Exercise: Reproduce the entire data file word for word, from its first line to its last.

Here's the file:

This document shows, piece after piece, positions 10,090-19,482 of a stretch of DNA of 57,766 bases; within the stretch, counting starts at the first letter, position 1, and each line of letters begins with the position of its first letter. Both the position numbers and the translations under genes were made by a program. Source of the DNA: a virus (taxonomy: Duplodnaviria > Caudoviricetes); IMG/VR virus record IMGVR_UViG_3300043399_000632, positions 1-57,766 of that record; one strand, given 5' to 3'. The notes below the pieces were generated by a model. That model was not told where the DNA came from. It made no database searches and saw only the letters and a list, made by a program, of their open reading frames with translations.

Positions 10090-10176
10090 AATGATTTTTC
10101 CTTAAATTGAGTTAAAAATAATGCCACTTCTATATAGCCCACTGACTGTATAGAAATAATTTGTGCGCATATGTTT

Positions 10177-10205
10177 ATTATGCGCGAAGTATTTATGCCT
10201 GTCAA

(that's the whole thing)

This document shows, piece after piece, positions 10,090-19,482 of a stretch of DNA of 57,766 bases; within the stretch, counting starts at the first letter, position 1, and each line of letters begins with the position of its first letter. Both the position numbers and the translations under genes were made by a program. Source of the DNA: a virus (taxonomy: Duplodnaviria > Caudoviricetes); IMG/VR virus record IMGVR_UViG_3300043399_000632, positions 1-57,766 of that record; one strand, given 5' to 3'. The notes below the pieces were generated by a model. That model was not told where the DNA came from. It made no database searches and saw only the letters and a list, made by a program, of their open reading frames with translations.

Positions 10090-10176
10090 AATGATTTTTC
10101 CTTAAATTGAGTTAAAAATAATGCCACTTCTATATAGCCCACTGACTGTATAGAAATAATTTGTGCGCATATGTTT

Positions 10177-10205
10177 ATTATGCGCGAAGTATTTATGCCT
10201 GTCAA